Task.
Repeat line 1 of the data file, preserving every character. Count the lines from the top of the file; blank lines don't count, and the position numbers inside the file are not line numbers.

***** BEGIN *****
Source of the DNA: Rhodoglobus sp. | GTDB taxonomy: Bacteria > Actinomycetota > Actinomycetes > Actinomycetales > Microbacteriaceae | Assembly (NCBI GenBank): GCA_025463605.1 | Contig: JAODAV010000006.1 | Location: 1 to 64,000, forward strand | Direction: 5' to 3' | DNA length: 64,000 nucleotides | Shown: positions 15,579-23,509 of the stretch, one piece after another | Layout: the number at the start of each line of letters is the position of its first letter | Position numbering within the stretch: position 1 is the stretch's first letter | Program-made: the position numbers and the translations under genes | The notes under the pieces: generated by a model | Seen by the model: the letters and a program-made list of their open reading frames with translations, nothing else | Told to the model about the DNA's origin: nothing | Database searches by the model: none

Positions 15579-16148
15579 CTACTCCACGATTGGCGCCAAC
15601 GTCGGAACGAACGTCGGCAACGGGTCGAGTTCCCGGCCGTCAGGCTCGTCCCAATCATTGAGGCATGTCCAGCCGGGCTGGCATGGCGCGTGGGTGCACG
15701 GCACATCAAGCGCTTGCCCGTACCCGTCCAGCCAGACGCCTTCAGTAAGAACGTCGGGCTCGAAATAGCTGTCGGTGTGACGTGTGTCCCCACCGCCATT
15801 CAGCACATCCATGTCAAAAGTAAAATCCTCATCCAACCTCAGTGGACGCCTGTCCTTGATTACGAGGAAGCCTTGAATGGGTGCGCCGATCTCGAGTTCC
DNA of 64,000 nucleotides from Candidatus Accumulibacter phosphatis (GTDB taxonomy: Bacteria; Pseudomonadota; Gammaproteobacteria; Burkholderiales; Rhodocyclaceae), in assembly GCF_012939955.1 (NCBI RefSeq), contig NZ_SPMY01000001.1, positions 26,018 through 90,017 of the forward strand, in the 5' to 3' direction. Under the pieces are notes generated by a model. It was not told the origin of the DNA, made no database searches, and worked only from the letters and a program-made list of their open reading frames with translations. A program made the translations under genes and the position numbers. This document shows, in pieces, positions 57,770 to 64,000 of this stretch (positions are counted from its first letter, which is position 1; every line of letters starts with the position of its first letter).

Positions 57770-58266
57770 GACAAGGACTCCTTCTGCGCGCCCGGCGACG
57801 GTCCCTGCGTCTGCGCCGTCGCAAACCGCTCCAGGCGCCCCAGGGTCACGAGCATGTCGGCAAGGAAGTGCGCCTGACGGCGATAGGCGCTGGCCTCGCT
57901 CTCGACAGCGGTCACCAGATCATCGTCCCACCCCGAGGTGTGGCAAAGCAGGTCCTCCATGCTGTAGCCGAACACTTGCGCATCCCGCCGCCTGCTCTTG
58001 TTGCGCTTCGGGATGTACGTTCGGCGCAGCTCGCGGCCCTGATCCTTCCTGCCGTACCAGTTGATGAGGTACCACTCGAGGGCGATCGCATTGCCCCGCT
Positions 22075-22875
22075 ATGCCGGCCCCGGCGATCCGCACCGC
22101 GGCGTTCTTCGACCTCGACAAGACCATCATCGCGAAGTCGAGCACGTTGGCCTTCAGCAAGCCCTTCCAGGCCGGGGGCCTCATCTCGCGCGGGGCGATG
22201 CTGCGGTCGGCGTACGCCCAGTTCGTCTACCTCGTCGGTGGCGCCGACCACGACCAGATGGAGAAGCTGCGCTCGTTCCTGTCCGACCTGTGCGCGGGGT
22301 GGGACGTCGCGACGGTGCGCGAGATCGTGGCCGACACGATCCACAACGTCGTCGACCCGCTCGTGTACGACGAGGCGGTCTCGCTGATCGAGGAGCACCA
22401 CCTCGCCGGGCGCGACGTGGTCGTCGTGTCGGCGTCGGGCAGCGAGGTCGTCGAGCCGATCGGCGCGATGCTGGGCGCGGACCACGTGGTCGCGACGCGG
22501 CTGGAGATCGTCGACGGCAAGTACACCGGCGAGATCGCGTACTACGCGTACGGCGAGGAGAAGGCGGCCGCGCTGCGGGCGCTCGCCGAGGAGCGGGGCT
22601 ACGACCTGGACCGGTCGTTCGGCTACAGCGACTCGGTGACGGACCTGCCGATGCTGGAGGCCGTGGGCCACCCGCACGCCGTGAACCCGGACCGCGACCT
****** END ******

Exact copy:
Source of the DNA: Rhodoglobus sp. | GTDB taxonomy: Bacteria > Actinomycetota > Actinomycetes > Actinomycetales > Microbacteriaceae | Assembly (NCBI GenBank): GCA_025463605.1 | Contig: JAODAV010000006.1 | Location: 1 to 64,000, forward strand | Direction: 5' to 3' | DNA length: 64,000 nucleotides | Shown: positions 15,579-23,509 of the stretch, one piece after another | Layout: the number at the start of each line of letters is the position of its first letter | Position numbering within the stretch: position 1 is the stretch's first letter | Program-made: the position numbers and the translations under genes | The notes under the pieces: generated by a model | Seen by the model: the letters and a program-made list of their open reading frames with translations, nothing else | Told to the model about the DNA's origin: nothing | Database searches by the model: none